We spent ages watching this lady cracking open eggs and laying out the yolks to dry in the sun. My cousin Will and El's children go to a local Cantonese school and their eight year old daughter was able to (amazingly) ask the lady what she was doing. The eggs are apparently sprinkled with salt and dried in the sun for four days, we were so engrossed in watching her at work that we forgot to find out what they're actually used for! My best guess was a flavouring for food but honestly it could have been anything!
The humidity was HIGH that particular afternoon and we later sought sanctuary in a beach side burger restaurant that suddenly had me feeling like I'd landed in Hawaii. After a week of the most incredible Asian food, a monsterous burger and fries was actually a welcome change. As much as we'd encouraged the kids to try new food ("I promised I'll try everything Mummy" quickly forgotten by Wilf on day one), their diet at restaurants had been limited, so fresh pesto pasta beachside barely touched the sides.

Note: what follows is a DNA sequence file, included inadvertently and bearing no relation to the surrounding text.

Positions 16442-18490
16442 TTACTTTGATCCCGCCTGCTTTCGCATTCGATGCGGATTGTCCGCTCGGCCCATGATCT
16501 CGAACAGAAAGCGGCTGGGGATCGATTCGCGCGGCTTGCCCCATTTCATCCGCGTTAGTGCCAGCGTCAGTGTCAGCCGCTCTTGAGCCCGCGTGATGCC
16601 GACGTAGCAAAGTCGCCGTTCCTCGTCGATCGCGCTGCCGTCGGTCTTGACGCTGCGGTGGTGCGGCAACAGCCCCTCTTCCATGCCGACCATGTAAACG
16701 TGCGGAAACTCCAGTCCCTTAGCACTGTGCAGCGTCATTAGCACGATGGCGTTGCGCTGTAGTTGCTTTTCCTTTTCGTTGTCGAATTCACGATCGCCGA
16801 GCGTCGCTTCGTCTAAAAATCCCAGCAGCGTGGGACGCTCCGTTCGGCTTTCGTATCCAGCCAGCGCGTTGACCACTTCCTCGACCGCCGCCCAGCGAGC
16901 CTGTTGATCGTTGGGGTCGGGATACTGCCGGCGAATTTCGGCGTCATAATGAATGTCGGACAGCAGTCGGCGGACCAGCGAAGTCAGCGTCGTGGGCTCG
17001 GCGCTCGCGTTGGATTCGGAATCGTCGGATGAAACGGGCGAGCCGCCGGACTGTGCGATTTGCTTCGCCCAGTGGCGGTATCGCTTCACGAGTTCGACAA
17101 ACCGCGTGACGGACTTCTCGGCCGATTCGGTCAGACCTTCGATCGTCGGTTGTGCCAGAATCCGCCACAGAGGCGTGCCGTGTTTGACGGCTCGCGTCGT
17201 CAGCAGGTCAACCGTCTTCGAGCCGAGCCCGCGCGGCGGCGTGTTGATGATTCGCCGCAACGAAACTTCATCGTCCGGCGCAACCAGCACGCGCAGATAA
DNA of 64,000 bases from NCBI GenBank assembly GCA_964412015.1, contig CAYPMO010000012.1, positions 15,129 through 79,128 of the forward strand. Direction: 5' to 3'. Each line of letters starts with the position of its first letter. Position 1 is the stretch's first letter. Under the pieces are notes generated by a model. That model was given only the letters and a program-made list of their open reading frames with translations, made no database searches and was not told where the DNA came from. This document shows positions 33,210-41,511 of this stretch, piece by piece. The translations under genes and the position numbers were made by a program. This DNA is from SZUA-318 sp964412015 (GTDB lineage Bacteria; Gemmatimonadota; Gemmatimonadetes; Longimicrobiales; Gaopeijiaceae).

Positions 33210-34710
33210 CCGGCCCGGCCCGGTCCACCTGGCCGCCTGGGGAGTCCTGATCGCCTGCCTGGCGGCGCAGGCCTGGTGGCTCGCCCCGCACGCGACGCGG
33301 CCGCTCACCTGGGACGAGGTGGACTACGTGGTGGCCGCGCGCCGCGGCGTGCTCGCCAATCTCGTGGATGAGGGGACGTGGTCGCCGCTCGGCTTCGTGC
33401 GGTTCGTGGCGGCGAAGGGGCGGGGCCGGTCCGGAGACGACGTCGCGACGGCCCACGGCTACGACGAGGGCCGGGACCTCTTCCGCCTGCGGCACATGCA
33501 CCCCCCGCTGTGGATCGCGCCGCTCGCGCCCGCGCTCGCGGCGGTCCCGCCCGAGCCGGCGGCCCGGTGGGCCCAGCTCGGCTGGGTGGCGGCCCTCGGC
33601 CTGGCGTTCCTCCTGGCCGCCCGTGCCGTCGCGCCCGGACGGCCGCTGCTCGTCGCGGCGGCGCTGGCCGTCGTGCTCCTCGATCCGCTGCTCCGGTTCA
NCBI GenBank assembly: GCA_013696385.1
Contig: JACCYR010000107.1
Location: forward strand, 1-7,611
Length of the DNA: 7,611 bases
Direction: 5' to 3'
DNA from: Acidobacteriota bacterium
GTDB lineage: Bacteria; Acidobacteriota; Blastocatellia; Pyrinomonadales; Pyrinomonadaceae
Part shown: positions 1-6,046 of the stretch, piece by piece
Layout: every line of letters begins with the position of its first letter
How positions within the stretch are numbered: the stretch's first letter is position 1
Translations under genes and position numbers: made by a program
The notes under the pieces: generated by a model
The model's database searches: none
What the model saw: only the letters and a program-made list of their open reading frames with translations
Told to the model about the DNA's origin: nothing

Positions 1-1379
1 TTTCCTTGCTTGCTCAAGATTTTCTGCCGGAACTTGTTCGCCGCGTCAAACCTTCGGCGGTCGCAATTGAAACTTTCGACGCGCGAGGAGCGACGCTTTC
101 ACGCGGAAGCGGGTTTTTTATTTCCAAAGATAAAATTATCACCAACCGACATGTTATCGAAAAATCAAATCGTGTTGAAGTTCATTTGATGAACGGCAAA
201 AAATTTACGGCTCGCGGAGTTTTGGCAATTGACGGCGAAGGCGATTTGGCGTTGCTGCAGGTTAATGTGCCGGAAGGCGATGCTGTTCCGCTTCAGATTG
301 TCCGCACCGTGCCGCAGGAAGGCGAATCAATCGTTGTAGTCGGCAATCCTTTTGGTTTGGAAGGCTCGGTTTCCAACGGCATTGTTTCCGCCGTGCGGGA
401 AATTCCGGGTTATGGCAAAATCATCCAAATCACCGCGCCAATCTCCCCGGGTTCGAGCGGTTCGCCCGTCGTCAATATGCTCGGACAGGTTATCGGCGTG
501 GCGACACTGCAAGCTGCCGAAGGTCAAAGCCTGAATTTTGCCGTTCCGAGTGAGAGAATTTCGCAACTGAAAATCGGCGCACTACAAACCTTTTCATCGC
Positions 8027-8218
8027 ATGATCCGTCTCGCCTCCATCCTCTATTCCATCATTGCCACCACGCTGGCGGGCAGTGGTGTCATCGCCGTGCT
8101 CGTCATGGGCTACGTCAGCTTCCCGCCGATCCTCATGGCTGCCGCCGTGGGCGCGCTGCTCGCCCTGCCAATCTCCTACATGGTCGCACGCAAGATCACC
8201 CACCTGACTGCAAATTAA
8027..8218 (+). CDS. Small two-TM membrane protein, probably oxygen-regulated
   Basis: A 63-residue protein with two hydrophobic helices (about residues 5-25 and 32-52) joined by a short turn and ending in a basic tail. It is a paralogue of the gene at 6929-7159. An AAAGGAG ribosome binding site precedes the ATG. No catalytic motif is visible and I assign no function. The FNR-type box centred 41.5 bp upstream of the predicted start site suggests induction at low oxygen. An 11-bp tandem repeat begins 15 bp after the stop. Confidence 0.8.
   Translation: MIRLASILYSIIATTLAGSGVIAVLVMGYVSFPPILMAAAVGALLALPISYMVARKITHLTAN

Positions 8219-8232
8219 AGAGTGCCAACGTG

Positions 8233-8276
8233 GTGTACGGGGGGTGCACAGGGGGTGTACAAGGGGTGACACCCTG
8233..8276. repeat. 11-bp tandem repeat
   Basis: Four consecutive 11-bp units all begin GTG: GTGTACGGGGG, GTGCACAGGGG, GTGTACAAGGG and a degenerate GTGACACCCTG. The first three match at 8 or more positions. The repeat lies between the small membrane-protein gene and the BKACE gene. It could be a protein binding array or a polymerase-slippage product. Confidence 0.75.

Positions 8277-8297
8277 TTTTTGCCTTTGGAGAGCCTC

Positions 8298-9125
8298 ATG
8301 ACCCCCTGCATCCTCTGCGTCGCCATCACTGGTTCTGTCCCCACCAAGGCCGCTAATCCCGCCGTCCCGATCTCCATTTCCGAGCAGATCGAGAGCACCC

After lunch the kids tried their chances on the skate ramp, played on the beach and dodged washed up jelly fish by the seashore. Once we'd attempted to wash the black sand which had made it's way into every possible crevice, we meandered bare foot, back along a track to catch the local bus back to the ferry. As we walked we passed this field and cattle, I stopped to take a photo (but of course) and all of a sudden couldn't have felt further away from the vibrant, concrete city we'd left that morning.
I hope you've enjoyed reading and have seen a side to Hong Kong that perhaps you didn't quite expect. I look forward to sharing more in the second (and final) installment with a few more family members, some pirates and Rugby Sevens action thrown in for good measure.